Target the Public Skills

Future elders (be it church planters or local church leaders) must be apt to teach (1 Timothy 3:2). This means God will gift these leaders with an ability to organize and communicate doctrine in a competent manner. But this gift doesn’t just spring up at ordination. The traces of it are often seen long before then.

Churches must maintain the bar of teaching for future elders/pastors. If a guy cannot adequately teach, he probably shouldn’t pastor. If we merely target and recruit those living godly lives, there’s a good chance we’ll end up spending most of our time training deacons (which is still necessary and important, but not what we’re after here!). We’re looking for the kind of person who influences leaders specifically by how he communicates.

As you scan the guys in our congregation, look for men who have influence not only by their godliness but also by their ability to communicate. The glimmers of good preaching are often detected in how a man organizes his thoughts in conversation and how he uses vocabulary when talking. This often shows up in private long before its public debut.

Consider gathering these men for a few months just to study preaching. Have them preach at the beginning to establish a benchmark, and then at the end so you can mark their progress and celebrate their growth. Aim for 15 – 20 minute messages, and video the sessions where possible. Give them honest feedback about the strengths and weakness of their preaching. Give them specific areas to seek growth. Believe me, it’s worth the time.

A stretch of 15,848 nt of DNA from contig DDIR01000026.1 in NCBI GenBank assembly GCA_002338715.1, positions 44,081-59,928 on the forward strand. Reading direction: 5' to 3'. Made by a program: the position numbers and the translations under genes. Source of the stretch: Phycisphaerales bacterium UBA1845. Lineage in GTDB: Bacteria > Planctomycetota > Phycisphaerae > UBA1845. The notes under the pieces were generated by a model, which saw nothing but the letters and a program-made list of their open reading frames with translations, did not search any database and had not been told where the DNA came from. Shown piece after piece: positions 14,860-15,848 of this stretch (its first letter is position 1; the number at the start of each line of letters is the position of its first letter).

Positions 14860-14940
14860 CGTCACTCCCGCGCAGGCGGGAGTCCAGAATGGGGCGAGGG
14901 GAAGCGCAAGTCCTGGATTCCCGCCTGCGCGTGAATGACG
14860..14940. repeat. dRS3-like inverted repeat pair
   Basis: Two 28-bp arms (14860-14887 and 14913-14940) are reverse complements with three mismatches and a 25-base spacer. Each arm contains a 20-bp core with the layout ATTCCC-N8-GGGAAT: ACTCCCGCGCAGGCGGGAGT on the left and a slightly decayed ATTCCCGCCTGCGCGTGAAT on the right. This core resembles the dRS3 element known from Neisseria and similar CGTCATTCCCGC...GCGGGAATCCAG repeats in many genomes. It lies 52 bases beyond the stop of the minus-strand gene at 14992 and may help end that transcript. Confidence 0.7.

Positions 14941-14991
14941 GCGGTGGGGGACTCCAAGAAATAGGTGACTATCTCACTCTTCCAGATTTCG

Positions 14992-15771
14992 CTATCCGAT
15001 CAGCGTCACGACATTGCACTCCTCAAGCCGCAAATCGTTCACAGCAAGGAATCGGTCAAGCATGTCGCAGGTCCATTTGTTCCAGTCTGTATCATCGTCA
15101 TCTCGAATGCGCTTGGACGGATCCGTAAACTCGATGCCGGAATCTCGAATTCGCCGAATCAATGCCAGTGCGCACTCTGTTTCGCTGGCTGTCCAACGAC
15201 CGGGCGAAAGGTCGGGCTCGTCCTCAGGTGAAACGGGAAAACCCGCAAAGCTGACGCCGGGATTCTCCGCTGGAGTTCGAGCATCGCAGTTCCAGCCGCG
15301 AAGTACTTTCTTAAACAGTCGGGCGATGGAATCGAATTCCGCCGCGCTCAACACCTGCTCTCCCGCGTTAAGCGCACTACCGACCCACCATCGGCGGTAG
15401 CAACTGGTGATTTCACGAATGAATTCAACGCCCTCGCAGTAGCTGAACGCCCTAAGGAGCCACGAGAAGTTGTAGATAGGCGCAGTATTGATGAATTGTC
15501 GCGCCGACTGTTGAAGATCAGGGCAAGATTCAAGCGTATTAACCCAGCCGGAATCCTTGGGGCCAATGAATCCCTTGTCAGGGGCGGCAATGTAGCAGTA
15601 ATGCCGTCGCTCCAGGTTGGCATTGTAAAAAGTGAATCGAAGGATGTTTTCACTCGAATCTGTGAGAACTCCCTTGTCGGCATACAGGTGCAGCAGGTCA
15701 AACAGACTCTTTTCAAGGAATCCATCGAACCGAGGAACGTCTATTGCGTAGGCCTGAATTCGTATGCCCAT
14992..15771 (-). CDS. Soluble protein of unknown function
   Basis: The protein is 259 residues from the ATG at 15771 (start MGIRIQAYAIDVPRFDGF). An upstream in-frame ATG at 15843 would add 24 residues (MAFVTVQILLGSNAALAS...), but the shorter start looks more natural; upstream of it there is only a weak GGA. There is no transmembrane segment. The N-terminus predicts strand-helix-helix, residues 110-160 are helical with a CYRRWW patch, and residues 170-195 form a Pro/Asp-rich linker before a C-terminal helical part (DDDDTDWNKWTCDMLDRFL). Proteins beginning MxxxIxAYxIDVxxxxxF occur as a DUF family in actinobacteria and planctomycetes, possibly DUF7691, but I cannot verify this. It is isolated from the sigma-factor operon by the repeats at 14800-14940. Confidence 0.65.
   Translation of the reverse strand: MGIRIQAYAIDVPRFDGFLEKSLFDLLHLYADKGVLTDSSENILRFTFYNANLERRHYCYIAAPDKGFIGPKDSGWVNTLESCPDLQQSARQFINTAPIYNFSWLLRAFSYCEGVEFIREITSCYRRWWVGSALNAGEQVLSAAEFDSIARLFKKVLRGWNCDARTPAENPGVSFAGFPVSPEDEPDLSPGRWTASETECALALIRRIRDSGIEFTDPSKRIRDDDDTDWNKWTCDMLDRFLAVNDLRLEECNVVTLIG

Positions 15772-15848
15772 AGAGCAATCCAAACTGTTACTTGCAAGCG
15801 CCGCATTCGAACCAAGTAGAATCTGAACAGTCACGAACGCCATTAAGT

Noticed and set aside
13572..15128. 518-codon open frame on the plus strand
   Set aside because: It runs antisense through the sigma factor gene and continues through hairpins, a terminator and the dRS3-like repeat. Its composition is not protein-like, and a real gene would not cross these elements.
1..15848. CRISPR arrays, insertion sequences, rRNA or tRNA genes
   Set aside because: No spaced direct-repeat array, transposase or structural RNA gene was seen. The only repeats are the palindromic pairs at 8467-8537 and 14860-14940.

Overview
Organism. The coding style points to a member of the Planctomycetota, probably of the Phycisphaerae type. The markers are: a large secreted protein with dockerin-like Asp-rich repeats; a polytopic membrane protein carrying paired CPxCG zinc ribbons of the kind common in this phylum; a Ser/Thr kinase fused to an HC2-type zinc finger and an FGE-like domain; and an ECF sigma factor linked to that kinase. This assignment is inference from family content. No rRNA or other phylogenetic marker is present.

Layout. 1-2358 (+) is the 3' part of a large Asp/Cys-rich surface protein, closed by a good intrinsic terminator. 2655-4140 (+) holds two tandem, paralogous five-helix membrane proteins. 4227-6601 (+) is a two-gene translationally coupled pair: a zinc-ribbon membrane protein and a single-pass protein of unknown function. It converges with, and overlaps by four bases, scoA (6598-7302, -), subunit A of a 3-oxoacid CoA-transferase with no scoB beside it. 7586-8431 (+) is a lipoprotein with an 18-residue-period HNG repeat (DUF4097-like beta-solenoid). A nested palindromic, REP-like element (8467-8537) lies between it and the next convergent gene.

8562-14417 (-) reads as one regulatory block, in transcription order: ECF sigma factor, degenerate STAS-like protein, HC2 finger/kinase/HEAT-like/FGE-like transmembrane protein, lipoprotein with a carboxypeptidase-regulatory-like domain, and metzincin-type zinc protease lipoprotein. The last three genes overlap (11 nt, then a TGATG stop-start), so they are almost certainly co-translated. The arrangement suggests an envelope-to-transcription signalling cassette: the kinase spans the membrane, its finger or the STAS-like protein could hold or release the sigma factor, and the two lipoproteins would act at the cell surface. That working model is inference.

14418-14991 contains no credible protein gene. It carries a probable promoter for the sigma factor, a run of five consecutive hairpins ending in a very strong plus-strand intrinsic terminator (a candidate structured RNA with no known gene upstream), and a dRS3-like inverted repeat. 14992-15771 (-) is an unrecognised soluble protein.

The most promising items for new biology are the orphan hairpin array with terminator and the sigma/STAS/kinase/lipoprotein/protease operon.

Conclusions

Finding called men is one of the most satisfying ways a leader can spend his time. Some of my most enjoyable moments of ministry have come from sitting in my living room with men (and their wives) who went on to plant churches, become pastors and are now serving fruitfully in ministry. Because God loves his church and wants a harvest, he’s committed to supplying the workers. Yet for some inexplicable reason, he invites us to help identify and train them. Go figure.

May God not only send us the men, but help us to know what to do once they arrive!